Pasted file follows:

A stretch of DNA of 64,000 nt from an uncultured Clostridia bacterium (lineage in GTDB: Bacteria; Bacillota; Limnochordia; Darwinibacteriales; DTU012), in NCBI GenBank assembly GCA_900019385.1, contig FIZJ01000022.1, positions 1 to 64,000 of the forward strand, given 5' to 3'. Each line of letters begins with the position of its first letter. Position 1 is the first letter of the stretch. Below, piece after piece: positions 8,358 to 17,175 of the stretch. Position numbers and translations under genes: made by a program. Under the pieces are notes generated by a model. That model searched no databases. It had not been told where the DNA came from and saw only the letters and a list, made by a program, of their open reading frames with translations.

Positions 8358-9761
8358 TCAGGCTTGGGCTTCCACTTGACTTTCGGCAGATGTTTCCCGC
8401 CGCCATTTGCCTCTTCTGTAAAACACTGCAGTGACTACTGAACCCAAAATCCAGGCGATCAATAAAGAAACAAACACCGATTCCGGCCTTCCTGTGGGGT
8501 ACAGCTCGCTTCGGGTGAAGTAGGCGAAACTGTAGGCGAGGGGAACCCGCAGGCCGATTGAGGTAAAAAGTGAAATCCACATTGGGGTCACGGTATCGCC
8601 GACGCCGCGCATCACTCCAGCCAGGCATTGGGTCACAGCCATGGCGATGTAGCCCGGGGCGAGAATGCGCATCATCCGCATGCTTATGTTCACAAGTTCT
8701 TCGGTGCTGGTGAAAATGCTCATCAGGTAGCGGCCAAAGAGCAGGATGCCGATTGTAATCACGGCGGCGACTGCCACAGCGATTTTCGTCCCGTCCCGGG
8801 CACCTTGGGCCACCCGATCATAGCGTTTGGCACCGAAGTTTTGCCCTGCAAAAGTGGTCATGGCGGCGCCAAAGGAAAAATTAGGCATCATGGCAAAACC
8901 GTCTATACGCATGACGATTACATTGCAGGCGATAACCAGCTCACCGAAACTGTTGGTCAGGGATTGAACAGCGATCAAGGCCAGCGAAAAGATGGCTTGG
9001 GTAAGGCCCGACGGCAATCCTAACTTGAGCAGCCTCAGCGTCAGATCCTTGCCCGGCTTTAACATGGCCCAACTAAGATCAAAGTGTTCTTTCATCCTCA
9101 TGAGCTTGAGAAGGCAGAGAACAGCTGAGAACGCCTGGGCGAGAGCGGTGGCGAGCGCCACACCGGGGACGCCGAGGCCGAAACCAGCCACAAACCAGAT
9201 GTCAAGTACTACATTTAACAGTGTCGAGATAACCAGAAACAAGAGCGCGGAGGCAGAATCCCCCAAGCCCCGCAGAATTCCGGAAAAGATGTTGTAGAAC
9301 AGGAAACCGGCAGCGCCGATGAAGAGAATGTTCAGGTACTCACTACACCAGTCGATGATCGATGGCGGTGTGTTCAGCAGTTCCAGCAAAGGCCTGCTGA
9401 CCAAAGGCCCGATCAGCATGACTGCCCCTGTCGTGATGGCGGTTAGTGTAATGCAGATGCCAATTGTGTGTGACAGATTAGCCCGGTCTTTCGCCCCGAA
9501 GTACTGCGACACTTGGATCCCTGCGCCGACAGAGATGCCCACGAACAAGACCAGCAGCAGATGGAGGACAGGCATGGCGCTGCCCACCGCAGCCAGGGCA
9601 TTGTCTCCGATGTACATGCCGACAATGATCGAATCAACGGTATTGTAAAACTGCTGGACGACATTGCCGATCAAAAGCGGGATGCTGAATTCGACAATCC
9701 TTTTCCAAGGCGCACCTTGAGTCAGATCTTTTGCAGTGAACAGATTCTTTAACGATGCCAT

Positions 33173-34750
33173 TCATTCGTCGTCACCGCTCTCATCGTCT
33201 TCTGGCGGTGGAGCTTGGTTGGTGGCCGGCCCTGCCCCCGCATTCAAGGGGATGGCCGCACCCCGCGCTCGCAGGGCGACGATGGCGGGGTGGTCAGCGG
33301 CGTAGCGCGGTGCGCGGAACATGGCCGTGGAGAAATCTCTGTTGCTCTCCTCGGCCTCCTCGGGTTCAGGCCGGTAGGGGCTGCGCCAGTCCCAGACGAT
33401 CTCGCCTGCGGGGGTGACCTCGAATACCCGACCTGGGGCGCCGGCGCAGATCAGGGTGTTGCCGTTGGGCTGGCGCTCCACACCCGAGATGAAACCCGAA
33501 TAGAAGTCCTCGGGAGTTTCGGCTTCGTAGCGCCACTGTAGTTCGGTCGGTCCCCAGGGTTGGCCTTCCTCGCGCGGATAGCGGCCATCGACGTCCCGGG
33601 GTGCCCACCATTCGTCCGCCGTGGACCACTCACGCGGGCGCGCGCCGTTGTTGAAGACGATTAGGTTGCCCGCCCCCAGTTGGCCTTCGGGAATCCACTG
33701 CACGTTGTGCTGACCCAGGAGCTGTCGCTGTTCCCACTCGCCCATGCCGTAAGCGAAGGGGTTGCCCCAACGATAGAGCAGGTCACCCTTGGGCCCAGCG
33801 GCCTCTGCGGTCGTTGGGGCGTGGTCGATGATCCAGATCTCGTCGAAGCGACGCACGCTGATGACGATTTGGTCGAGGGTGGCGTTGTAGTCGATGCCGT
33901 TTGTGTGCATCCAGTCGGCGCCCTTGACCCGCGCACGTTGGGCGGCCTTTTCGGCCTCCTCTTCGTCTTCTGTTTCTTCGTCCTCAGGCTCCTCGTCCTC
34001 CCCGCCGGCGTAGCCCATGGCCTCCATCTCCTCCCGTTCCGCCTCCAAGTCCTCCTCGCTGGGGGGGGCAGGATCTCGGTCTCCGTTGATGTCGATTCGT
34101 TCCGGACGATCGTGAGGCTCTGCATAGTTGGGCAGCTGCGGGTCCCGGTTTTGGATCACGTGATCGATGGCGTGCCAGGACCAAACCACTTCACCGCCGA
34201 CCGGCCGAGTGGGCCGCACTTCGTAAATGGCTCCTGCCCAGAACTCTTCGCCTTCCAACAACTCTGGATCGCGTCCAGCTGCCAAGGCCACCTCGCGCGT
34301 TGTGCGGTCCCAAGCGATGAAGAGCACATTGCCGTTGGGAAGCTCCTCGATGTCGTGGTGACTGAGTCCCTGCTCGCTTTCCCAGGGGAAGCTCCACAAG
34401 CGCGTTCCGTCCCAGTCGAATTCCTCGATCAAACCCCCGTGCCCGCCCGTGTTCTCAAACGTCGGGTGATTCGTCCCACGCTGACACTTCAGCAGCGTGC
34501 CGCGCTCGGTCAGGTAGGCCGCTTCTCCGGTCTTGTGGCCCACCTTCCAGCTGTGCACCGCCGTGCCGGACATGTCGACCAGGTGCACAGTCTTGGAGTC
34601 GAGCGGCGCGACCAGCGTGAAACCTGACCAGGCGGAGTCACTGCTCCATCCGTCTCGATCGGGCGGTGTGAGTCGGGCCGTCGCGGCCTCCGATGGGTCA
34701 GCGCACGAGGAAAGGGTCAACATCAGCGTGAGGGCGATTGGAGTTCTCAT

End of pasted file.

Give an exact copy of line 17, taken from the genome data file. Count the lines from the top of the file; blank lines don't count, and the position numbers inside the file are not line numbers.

9701 TTTTCCAAGGCGCACCTTGAGTCAGATCTTTTGCAGTGAACAGATTCTTTAACGATGCCAT